President of Belarus Alexander Lukashenko used a fighter jet to force a plane to land after faking a bomb threat to take control of the plane. The plane was carrying 25-year-old journalist and political dissident Roman Protasevich and his Russian girlfriend Sofia Sapega, both of whom have been detained by Belarus government authorities. This forced landing has been the first of many happening in the last few days in order to detain other political oppositionists to the 27-year-president Lukashenko. Many citizens of other countries, including U.S. citizens, have been stranded in Belarus and Russia as more planes are being forced to land or not allowed to take off. It is not clear if this action was sanctioned by President Vladmir Putin of Russia but wide speculation has arisen across Belarus, Russia and the United Nations that Putin would benefit from the detention of the Lukashenko opposition, though this cannot be directly confirmed and Putin will not comment on the incident at this time.

Israeli and Palesinian forces have negotiated a tense and unstable cease fire in the wake of the two-week-long bombardment that left hundreds dead, including civilians and children, and thousands more with devastating injuries. The cease fire has not however stopped violence on the ground. During dawn prayers at the Al-Aqsa Mosque near the Dome of the Rock in East Jerusalem, Israeli soldiers stormed the compound and attacked civilians praying with tear gas, rubber bullets and flash grenades. Hundreds of people were wounded with injuries concentrating on the upper body, face and eyes. After the dawn attack, the Israeli regional police issued a statement in collaboration with prime minister Benjamin Netanyahu saying in part, “The use of these measures are used according to the occurring event, and situation analysis. We will continue to act decisively against violence and violation of order of all sorts, all for the safety and security of the public.” No dawn worshipers were known to be armed or causing any disturbance.

Since the Myanmar military ousted the democratically elected government in a coup-d’etat eight weeks ago, the junta has killed more than 800 unarmed civilians in the hope of keeping the elected leader of the Myanmar people Aung San Suu Kyi out of power. An anonymous human rights group, along with the Associated Press, have documented this violence to report back to the UN but that has not stopped the bloodshed. In videos too horrific for American television, the human rights group documented shootings, public beatings, the use of dead bodies of protesters to terrorize citizens and executions and various forms of cruel and unusual punishment outlawed by the third Geneva convention. These atrocities are performed by the junta on their citizens in broad daylight on citizens as well as foreign journalists and documentarians.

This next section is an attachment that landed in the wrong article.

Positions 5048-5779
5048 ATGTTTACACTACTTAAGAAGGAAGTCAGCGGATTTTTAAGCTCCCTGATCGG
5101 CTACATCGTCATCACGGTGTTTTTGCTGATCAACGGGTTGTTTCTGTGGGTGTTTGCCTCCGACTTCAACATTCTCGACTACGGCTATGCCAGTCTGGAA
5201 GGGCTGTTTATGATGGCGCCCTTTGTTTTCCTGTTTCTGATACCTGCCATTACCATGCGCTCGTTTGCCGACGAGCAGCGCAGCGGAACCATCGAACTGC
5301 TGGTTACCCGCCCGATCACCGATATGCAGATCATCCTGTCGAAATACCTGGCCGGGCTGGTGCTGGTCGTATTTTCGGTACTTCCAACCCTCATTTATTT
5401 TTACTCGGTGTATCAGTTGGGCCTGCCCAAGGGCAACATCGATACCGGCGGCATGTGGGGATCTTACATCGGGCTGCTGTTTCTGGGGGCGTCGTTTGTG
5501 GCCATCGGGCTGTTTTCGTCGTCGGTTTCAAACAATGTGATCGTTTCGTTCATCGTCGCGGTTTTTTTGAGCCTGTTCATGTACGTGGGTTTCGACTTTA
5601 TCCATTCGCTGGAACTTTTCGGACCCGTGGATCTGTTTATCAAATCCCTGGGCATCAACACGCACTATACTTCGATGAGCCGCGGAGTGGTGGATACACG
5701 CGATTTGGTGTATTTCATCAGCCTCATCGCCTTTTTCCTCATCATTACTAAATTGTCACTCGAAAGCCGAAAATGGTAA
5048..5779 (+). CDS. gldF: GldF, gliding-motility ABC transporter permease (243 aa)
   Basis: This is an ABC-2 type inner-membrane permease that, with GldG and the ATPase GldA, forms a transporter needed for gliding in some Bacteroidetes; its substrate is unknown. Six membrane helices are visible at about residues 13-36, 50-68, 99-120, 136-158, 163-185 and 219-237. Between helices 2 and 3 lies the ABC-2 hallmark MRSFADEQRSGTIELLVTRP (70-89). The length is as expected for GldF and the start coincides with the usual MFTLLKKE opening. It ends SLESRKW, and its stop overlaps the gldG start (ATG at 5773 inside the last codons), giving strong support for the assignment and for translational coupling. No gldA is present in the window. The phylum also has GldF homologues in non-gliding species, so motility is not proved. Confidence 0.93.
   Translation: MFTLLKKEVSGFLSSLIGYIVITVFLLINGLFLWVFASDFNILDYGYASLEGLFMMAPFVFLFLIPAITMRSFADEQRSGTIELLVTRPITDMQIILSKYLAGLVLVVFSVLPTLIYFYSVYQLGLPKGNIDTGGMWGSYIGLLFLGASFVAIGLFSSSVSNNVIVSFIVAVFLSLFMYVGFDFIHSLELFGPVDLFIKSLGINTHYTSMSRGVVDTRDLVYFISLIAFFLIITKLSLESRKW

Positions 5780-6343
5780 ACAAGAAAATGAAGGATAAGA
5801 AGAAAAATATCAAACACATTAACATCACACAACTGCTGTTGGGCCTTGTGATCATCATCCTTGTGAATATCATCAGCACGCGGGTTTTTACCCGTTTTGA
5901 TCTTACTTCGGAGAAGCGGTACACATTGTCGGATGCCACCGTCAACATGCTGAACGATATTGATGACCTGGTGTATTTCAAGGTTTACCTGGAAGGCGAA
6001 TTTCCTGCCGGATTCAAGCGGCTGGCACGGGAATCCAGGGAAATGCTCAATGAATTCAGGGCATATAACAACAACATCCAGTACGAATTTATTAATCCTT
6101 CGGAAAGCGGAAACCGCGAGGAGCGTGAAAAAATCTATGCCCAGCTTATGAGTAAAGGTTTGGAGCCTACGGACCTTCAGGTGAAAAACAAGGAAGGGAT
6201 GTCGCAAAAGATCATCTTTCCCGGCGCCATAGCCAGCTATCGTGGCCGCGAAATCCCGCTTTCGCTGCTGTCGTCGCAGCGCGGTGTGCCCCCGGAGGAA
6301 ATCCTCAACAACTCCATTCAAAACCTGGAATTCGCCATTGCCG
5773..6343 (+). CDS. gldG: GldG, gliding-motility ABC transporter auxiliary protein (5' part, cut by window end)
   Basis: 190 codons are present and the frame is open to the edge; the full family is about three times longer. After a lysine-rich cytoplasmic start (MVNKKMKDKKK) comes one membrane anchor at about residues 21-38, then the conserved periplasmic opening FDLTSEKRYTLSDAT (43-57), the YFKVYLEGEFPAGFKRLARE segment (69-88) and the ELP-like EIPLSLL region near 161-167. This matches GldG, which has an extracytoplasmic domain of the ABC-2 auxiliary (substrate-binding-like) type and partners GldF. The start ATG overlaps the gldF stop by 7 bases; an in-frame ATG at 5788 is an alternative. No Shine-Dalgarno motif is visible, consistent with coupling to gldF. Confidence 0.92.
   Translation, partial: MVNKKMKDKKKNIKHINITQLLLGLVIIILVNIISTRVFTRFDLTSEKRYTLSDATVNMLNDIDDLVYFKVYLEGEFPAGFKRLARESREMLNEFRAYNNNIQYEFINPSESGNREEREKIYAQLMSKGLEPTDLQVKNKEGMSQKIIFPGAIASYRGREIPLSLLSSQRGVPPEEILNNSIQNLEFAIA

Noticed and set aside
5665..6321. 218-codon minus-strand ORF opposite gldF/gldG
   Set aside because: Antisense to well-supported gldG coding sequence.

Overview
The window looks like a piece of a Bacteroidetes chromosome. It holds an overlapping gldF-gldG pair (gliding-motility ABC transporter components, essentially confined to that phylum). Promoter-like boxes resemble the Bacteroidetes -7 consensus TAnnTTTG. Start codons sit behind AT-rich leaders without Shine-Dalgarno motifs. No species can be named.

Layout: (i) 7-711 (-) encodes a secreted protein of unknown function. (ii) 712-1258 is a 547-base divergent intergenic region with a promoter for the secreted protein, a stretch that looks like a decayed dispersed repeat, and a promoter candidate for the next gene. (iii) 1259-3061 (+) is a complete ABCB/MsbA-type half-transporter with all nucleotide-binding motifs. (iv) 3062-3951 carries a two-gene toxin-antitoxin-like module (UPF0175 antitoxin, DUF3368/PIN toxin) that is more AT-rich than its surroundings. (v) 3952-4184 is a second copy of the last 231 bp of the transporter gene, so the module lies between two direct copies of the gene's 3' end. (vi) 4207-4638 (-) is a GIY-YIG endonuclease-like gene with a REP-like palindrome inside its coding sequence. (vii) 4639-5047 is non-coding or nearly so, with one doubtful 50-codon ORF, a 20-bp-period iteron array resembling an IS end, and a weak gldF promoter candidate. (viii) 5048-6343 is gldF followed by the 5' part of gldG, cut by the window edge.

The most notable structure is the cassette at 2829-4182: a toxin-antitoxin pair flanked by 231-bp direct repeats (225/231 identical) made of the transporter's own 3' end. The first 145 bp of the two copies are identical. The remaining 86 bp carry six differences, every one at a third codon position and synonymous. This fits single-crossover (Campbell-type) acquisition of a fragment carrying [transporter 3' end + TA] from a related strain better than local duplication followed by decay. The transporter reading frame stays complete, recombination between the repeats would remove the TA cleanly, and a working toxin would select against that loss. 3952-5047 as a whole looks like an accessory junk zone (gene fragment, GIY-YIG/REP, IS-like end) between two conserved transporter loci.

New investigations are being launched into the origins of the SARS-CoV-2 virus in Wuhan China. The theory of transference of the disease from animals to humans is being questioned as reports of three researchers from the Wuhan Institute of Virology becoming sick enough in November 2019 to go to the hospital. The international research team being assembled wishes to go further than the first CDC team went with their investigation and is demanding more transparency from the Chinese government. The theory of the virus escaping from a lab would have accountability implications to the responsible parties as well as any agencies that helped in discouraging that information making it to the international community in a timely fashion.

A devastating second wave of SARS-CoV-2 in India has left hundreds of thousands of children orphaned throughout the country. This sudden orphaning has led to a spike in child labor violations, child trafficking and child sex crimes in India and surrounding countries. Human rights groups are giving their best efforts to rehome the children before they disappear into crime rings or die from the elements but the aid is nowhere near enough. The most vulnerable children have lost both parents to SARS-CoV-2 and locating extended family to care for the children in a severe pandemic crisis is almost impossible as few of the poor citizens of India have phone or internet services. UNICEF has just recently moved in to help sort the situation but after so much time, the fate of thousands of children remains dangerously unknown.

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